New Vice-Chancellor for Bristol
Press release issued: 12 September 2001
UNIVERSITY OF BRISTOL
There is a new man at the helm of one of the West's leading institutions.
Professor Eric Thomas succeeded
Professor Thomas, who is 48 and married with two children, studied medicine at Newcastle University. He taught and researched at Sheffield and Newcastle universities before being appointed Professor of Obstetrics and Gynaecology at Southampton in 1991. In the same year, he became a Consultant Obstetrician and Gynaecologist at Southampton University Hospitals Trust.
He was made Head of Southampton's School of Medicine in 1995 and Dean of its Faculty of Medicine, Health and Biological Sciences in 1998. He was selected for the post of Deputy Vice-Chancellor just before the opportunity to move to Bristol arose.
Professor Thomas was Chairman of the Scientific Advisory Committee of the Royal College of Obstetricians and Gynaecologists. He is the author of over 150 publications.
Speaking of his new appointment, Professor Thomas said: "I'm joining a brilliantly successful university in a truly inspiring city and I can't wait to get started!
'I believe in firm leadership, but also in consensus and openness. I'm keen to build strong partnerships that will underpin the University's teaching and research and make the most of its role in Bristol and the region.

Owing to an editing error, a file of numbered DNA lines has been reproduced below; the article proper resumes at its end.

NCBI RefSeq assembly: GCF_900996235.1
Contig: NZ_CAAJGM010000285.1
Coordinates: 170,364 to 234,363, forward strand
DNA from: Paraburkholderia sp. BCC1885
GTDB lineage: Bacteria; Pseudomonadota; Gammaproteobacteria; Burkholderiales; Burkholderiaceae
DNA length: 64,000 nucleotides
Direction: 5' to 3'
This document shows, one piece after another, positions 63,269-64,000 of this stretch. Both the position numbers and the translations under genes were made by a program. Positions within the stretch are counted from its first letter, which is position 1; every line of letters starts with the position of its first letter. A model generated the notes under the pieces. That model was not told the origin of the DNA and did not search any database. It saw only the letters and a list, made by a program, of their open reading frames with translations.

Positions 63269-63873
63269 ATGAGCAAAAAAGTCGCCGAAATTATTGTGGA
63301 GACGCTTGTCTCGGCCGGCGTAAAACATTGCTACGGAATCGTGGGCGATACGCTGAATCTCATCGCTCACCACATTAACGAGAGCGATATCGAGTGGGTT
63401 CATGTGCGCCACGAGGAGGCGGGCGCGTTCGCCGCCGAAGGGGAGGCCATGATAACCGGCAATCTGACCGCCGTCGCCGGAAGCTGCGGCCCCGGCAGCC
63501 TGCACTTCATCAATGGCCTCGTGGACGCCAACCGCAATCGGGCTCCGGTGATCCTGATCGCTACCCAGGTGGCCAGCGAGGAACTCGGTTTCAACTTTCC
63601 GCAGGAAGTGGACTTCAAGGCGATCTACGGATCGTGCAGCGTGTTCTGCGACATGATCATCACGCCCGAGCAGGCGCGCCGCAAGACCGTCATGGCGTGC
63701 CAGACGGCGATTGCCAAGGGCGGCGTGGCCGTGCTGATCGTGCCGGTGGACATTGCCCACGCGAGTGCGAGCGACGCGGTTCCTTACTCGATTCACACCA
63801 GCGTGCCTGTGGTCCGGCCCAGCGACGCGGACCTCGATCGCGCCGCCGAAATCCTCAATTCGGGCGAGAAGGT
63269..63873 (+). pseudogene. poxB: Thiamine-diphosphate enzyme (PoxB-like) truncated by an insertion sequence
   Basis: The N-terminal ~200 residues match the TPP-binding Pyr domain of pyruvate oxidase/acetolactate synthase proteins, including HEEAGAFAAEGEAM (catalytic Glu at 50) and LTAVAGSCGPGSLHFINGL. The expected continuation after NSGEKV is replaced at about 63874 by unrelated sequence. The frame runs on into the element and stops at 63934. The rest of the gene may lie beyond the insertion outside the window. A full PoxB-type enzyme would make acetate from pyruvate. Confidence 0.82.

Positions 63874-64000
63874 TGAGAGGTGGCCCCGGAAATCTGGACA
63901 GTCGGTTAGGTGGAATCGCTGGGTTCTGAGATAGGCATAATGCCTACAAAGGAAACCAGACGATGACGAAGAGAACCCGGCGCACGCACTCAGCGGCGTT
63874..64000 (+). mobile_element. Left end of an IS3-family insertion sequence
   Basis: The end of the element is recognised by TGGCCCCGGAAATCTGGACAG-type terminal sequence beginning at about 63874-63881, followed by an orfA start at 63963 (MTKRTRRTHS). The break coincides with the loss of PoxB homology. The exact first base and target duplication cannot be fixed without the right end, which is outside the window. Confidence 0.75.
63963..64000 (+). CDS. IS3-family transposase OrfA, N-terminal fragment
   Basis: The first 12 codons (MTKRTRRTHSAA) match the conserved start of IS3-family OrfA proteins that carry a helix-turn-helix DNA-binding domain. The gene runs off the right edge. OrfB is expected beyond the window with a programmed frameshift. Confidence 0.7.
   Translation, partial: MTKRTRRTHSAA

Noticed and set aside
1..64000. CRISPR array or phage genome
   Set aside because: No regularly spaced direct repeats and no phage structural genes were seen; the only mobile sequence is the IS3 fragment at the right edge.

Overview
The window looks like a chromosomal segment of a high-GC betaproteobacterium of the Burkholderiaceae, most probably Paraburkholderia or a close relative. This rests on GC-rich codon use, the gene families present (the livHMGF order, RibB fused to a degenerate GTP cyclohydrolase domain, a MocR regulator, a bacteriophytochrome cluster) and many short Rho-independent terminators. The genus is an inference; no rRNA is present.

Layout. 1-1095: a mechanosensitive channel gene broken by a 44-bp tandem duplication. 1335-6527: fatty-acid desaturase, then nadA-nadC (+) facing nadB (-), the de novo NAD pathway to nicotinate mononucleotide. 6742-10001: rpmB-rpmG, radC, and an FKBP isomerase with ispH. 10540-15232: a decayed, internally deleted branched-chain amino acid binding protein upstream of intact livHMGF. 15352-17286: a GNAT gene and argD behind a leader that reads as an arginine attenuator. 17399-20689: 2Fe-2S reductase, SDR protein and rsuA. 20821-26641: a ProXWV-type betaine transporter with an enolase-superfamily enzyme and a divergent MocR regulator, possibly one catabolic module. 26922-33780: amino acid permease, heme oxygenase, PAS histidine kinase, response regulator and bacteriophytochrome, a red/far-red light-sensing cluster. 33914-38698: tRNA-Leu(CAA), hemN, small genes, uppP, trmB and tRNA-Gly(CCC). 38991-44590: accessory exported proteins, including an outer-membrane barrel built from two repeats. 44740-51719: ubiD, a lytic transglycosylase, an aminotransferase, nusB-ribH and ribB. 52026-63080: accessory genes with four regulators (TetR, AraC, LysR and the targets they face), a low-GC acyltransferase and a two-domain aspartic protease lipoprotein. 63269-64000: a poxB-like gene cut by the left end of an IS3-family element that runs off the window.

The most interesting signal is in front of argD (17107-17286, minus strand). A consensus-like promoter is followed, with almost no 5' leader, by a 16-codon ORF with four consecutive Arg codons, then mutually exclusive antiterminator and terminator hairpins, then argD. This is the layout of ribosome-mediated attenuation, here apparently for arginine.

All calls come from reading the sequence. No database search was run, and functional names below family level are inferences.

'The University is also an international organisation with students and staff from more than 100 countries and research collaborations that extend world-wide. I'll do all I can to enhance its competitive position globally as well as nationally.
'I see no contradiction between that and working with local schools to encourage more bright kids from Bristol to apply here, or with the business community to promote the local and regional economy. It's all part and parcel of what a modern, ambitious university should be about.'
Sir John Kingman was Vice-Chancellor for 16 years and is now becoming Director of the Isaac Newton Institute for Mathematical Sciences at Cambridge University.
Copyright: 2001 The University of Bristol, UK
Updated: Wednesday, 12-Sep-2001 12:56:04 BST